Shipping Lines Learn to Make Money By Balancing Supply and Demand
The trade downturn in the wake of the coronavirus pandemic has pushed ocean carriers to cut capacity and focus on profitability rather than market share.
When countries began locking down their economies early this year in the face of the spreading coronavirus pandemic, the world’s container lines braced for a steep decline in shipping demand. Analysts warned that massive financial losses would soon follow at seagoing companies that carry the lion’s share of global trade.
Trade flows have in fact fallen, but the red ink for shipping lines never came.
Instead, profitability across the business is growing and some operators are reporting their best earnings in years.
Shipping lines continually slashed prices in years past to compete in declining markets. Under the health crisis that has rocked the global economy, however, carrier executives have reined back capacity in a display of discipline they’d long talked about but had never undertaken.
Freight rates have often gone into tailspins that left revenues barely covering operational costs.
As demand collapsed from the city lockdowns in March and April, however, liner companies started canceling sailings and sidelining ships. At the same, falling oil prices because of pandemic-induced lockdowns sent fuel costs for carriers down sharply, a reversal from expectations that bunker costs would soar after a mandatory switch to cleaner fuels.
“All of a sudden, supply came in line with demand with huge fuel savings as a bonus,” said Jonathan Roach, container analyst at London-based Braemar ACM Shipbroking. “Doom and gloom forecasts were put aside and so far, we are looking at a highly profitable year.”
Now, 15 senior industry executives polled by The Wall Street Journal expect on average that the world’s top dozen carriers will collectively make a profit of around $11 billion this year. It’s a complete reversal of expectations of at least $5 billion in losses, when volumes collapsed in March and April from the virus-imposed shutdowns.
It’s also a far cry from the 2008 financial crisis, when liner operators kept their global networks going and cut freight rates to fill their ships. That led to heavy losses for years, forcing a consolidation wave that took the top 15 players down to six liners with a global reach.
Based on half-year results so far in 2020, however, the top dozen carriers increased their profits on average by around 150% from last year.
Denmark’s A.P. Moller-Maersk A/S, the world’s biggest liner company, tripled its second-quarter net profit on year to $427 million from $141 million a year earlier. German rival Hapag-Lloyd AG doubled its profit in the first half to $337 million, while small carriers like Korea’s HMM and Taiwan’s Yang Ming, which have depended on state support to stay afloat, cut their losses substantially in the first half.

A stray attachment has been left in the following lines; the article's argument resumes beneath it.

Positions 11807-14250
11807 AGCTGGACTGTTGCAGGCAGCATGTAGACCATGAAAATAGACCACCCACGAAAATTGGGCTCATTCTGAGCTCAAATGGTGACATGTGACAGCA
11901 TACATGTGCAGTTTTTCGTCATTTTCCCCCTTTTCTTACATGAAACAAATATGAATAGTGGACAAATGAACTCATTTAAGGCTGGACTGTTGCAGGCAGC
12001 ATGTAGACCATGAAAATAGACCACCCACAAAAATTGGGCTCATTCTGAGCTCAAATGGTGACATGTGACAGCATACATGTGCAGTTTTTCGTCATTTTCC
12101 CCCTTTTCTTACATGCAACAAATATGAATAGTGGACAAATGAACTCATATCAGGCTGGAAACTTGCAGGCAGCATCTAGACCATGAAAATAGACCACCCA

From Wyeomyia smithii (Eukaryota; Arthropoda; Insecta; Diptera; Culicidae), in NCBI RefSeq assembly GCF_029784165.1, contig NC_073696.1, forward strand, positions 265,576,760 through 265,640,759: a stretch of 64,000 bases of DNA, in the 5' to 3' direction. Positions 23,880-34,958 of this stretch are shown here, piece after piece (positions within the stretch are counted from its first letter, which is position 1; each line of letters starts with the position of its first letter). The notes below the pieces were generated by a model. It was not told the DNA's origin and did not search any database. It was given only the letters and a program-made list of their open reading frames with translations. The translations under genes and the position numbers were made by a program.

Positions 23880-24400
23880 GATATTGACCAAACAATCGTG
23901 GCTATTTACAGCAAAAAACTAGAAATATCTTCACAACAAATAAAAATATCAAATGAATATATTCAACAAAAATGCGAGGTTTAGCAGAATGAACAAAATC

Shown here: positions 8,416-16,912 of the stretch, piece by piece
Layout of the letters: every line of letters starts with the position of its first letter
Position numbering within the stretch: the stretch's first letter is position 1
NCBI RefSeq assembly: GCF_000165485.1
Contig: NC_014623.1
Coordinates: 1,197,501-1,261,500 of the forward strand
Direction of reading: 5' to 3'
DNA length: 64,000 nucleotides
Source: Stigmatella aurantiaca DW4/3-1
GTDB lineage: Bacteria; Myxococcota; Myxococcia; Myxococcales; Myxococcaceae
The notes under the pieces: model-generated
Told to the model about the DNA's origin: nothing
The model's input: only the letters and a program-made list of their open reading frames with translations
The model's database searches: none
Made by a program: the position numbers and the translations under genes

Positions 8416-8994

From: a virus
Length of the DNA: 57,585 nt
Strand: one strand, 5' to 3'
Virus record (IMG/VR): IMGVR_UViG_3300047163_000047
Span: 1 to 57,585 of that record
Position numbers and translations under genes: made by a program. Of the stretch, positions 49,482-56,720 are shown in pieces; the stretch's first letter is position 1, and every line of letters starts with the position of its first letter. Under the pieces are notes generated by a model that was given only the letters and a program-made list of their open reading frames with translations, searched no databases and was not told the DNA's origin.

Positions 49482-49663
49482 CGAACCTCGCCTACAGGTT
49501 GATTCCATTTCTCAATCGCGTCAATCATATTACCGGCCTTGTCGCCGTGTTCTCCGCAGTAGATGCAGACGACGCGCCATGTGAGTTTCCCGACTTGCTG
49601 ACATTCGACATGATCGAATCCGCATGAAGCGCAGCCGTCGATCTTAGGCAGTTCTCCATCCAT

All had reported double-digit declines in shipping volume.
“We took out 20% of capacity, which saved us costs and boosted utilization rates, mitigating the fall in volumes,” said Maersk Chief Executive Søren Skou. “We managed our network like UPS and FedEx, adjusting capacity to demand and we will continue to do so.”
The capacity cuts kept rates firm in the early weeks of the lockdowns. But the prices have been surging since then as demand has recovered. The cost to send a box across the Pacific to the U.S. West Coast reached $3,639 the week ending Aug. 28, according to the Shanghai Containerized Freight Index, an all-time high and more than twice the rate in January. The price index for shipping from Shanghai to the U.S. East Coast pushed past $4,200 a box, a five-year high and up from $2,562 in the beginning of the year,
Even rates on the Asia-to-Europe lanes, which are the world’s busiest and notorious for their depth of price cutting, hit $1,029, the highest level since early February.
The turnaround suggests a new business approach has taken hold. Long-held convictions that big fleets and dominant market share would somehow, someday lead to profits have faded. Operators now insist they’ll deploy capacity only where it will pay.
“The Covid era accelerated how fast the carriers needed to pivot with regard to survival,” said Mario Cordero, executive director of the port of Long Beach, Calif., and former head of the Federal Maritime Commission, which regulates shipping in the U.S.
“Covid made it clear that the carriers need to have sustainable rates to stay in business,” he said.